D.C. Circuit Tells SEC That a Negligent Omission Can’t Be Willful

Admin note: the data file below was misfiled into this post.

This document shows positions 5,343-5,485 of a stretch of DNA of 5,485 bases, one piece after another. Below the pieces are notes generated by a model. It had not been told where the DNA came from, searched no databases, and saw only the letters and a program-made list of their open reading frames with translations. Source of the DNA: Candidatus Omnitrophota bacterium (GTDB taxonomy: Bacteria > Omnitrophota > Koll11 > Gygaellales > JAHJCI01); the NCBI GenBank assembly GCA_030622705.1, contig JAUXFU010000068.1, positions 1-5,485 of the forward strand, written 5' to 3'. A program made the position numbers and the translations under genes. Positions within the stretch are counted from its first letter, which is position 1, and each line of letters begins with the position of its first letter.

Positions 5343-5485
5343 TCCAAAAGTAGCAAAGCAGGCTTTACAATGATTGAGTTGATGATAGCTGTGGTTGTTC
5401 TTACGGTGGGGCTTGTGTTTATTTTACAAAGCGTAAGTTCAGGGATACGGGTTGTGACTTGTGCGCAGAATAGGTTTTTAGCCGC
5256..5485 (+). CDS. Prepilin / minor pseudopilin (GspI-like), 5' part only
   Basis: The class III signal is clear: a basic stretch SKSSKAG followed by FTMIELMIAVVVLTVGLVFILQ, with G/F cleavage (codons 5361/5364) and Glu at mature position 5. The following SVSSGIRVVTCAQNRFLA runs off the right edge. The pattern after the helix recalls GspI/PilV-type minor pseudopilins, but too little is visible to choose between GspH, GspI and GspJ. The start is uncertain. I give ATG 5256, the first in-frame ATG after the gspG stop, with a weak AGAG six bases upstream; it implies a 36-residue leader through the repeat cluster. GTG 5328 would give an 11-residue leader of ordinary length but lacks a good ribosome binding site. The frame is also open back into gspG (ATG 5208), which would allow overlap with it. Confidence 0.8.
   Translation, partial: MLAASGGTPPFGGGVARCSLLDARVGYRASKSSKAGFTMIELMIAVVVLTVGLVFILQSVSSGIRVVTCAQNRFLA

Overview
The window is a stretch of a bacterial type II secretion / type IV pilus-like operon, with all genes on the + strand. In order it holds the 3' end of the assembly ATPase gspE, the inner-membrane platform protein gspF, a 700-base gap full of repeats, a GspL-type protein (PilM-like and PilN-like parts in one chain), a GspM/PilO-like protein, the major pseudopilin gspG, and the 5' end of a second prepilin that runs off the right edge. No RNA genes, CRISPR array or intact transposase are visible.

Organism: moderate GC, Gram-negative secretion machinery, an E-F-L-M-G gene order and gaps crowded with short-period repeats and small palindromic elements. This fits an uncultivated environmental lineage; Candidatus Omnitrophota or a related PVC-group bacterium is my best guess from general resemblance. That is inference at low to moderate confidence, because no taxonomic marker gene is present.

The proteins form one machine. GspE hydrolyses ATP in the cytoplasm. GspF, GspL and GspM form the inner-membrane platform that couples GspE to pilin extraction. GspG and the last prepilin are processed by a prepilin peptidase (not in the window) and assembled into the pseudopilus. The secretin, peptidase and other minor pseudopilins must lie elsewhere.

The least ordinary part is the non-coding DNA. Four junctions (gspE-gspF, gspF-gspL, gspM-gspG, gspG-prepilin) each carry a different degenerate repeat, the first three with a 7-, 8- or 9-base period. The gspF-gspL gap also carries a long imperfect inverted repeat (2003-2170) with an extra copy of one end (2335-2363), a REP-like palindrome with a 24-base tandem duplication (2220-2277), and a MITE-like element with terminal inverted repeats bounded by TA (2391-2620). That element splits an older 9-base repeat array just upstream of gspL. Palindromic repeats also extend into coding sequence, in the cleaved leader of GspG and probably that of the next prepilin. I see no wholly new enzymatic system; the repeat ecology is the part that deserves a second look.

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A decision this week by the U.S. Court of Appeals for the D.C. Circuit rejected the traditional approach of the Securities and Exchange Commission that “willful” conduct is a low standard that simply means that a respondent knows what he or she is doing. On April 30, in The Robare Group, LTD. v. SEC, No. 16-1453 (D.C. Cir., Apr. 30, 2019), the court held that an adviser’s negligent failure to disclose conflicts under Section 206(2) of the Investment Advisers Act of 1940 (Advisers Act) cannot also support a finding of willfulness under Section 207 of the Advisers Act because “willful” requires an intent to omit the information that constituted the disclosure violation. This result could have a significant effect on the SEC Staff’s ability to allege or prove violations as “willful,” which could affect when the Commission can impose administrative sanctions in an administrative proceeding (e.g., pursuant to Section 15(b) of the Securities Exchange Act of 1934 (Exchange Act) or Section 203(e) or (f) of the Advisers Act) as well as limit circumstances where SEC registrants may otherwise be subject to collateral consequences for negligent conduct alone.

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